Reduce interchange fees to reinforce recovery
Despite being deemed essential, COVID-19 has placed tremendous financial strain on the convenience channel. Our stores have remained open throughout the changing retail restrictions across the country. We have continued to serve communities by ensuring they have access to everyday critical products like gas and grocery. Still, convenience stores are grappling with increased operating costs to ensure the safety of the fewer customers coming through the doors and our employees.
During the current budget season, CICC has not only been reminding senior government officials how our sector has given critical support while coping with added costs and decreased shoppers, but we have also shown governments what recovery can look like. Like many businesses, convenience stores are not looking for a handout–but we do need to make sure our businesses can compete tomorrow.
CICC has been working with partners to create the right environment for governments to consider new ways to introduce new products to stores. That includes efforts in Ontario, Alberta, Nova Scotia and New Brunswick to have beer, wine and other alcoholic beverages introduced in our stores. In the weeks leading up to the federal budget, CICC has strengthened our pitch for recovery-focused interventions, such as removing the interchange fee on the HST and GST component of payments and reducing interchange fees overall.
The issue of interchange fees is not a new challenge for Canadian businesses. However, with a preference for contactless payments, customers are using their credits cards more often and for larger amounts. The rising use of premium cards has made this problem worse for retailers. For many retail member companies, fees paid to credit card companies fall just after their costs for space and labour. We have been strongly advocating for the federal government to fulfill their 2019 election promise to reduce interchange fees. The officials we have met with at the Minister of Finance, Minister of Small Business, and Minister of National Revenue’s offices have all heard how unfair it is that convenience stores are subsidizing the premium credit cards of Canadians while these small businesses struggle to make ends meet. Credit card issuers offer lavish rewards programs to entice customers, and then pass those costs onto retailers through higher interchange fees.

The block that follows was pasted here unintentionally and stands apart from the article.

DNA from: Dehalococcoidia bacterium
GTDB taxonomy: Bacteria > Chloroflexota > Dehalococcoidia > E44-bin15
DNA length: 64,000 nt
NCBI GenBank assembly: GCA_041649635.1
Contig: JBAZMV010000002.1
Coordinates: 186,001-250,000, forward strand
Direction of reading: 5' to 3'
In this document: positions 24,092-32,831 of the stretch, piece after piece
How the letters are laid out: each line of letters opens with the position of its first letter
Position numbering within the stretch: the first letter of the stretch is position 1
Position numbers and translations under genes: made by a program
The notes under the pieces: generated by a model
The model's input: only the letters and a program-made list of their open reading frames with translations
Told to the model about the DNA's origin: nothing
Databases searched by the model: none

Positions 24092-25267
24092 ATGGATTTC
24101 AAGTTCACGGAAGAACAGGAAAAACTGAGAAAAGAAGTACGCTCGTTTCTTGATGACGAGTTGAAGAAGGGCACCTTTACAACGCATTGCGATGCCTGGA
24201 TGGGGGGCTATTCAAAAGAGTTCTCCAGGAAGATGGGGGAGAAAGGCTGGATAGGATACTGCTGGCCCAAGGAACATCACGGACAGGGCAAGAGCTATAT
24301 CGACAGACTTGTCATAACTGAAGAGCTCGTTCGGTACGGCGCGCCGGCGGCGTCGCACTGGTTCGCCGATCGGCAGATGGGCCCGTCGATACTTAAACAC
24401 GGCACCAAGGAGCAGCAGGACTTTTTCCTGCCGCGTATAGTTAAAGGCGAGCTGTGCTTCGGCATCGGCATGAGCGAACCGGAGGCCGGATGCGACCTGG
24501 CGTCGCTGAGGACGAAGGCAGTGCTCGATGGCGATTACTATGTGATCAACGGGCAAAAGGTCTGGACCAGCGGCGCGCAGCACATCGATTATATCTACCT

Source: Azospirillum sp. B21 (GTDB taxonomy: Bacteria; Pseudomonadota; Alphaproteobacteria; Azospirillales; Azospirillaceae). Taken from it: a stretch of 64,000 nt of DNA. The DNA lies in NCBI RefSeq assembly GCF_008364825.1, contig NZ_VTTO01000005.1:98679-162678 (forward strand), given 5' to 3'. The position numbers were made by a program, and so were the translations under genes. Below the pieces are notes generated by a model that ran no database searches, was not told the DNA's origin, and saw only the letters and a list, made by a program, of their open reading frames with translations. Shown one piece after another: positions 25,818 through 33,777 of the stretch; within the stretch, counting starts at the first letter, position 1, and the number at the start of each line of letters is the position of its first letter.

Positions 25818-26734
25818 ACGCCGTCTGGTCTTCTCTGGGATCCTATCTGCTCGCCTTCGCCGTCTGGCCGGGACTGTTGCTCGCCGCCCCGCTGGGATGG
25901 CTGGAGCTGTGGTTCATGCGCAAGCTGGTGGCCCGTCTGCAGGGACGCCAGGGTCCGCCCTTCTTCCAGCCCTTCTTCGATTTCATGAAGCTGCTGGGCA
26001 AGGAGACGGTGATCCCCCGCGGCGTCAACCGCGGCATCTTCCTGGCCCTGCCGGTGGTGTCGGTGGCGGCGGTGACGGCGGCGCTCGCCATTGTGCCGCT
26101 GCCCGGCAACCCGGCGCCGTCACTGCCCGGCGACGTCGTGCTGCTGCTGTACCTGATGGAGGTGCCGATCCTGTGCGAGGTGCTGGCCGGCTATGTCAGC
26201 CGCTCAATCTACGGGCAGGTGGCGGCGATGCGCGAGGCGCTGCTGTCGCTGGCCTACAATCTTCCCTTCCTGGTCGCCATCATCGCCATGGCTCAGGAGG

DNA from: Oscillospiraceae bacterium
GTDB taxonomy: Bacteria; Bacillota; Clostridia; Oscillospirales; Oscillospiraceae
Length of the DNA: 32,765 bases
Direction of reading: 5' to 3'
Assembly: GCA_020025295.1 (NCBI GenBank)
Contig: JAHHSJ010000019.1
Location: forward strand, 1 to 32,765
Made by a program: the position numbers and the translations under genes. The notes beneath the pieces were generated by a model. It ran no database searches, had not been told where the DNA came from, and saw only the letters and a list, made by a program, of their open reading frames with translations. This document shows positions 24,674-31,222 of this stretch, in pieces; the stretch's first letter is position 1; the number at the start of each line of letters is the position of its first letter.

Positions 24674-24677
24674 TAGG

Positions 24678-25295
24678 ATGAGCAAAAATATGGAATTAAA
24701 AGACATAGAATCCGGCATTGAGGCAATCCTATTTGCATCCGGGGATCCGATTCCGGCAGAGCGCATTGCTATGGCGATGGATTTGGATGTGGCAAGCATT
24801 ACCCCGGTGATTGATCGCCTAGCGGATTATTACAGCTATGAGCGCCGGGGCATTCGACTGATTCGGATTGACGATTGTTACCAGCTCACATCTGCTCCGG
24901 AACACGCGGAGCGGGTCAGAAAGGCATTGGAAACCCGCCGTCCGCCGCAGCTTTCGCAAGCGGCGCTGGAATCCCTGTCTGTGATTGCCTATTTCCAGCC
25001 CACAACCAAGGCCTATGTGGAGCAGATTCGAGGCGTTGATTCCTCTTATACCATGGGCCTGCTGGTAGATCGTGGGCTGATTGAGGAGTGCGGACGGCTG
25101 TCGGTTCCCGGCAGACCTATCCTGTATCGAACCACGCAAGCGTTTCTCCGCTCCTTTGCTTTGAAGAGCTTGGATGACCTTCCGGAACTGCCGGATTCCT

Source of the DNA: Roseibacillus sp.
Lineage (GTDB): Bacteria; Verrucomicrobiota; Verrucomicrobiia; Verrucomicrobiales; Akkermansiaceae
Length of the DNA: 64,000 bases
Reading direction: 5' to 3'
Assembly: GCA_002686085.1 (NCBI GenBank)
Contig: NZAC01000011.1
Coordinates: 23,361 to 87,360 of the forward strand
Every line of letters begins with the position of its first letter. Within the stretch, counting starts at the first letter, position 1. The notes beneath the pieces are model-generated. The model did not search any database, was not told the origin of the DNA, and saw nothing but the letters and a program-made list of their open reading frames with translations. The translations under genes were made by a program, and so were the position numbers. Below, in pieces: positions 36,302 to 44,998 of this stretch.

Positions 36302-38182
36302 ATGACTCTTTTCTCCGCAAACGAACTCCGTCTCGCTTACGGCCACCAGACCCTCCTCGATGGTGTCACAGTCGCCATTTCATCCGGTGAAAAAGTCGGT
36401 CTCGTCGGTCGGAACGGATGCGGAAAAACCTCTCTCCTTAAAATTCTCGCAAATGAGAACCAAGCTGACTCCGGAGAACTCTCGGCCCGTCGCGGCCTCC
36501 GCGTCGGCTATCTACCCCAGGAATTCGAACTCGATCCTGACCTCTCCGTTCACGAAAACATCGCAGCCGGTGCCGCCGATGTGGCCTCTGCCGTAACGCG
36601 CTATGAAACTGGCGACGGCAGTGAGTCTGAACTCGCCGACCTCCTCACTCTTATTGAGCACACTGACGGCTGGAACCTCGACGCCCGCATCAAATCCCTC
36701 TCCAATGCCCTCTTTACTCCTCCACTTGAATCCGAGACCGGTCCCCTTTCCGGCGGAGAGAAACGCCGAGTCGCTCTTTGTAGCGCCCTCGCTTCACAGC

Canada has some of the highest interchange fees in the world, starting at 1.4% for standard credit cards. Canadian customers pay merchants at least $4.5 billion more annually in retail prices than they would if credit card interchange rates were comparable to most of the European Union (generally capped at 0.3%), or Australia (capped at 0.8%). The convenience industry was proud to stand with the federal government as part of a 2018 announcement outlining a 0.1% reduction in fees, following a joint agreement with Visa, Mastercard, and American Express. Ottawa should continue its efforts to reduce interchange fees to help retail businesses like those in the convenience store industry recover and follow the example of Australia whose mandated fee reductions, though small, saved merchants $1.1 billion AUD.
Our industry collects and remits more than $22 billion in combined federal and provincial taxes each year. Taxes on interchange fees are part of this remittance. Prior to COVID, our members paid more than $216 million in credit card processing fees on GST alone - more than $3,700 per store. We anticipate this number to grow this year. This is a heavy burden, given that collecting HST and GST offers no benefit to our industry.
As more vaccines are getting into more arms, Canadians have their sights set on a post-COVID era where they have more freedom and mobility. Until then, Canadians know that convenience stores are there when they need them. CICC will continue working to make sure governments at all levels hear that message loud and clear, especially as business owners are keen to see what recovery measures are in the federal budget. A fair recovery for essential businesses should emphasize the need to level the playing field for merchants, like c-stores, that have stood by Canadians throughout the pandemic. At the same time, governments will be able to see more revenue staying with small businesses, rather than to the shareholders of big credit card companies. Taking steps to reduce this burden is the right thing to do, and it is needed now more than ever.
CICC Connects is a monthly Expert column that appears in the All Convenience digital newsletter.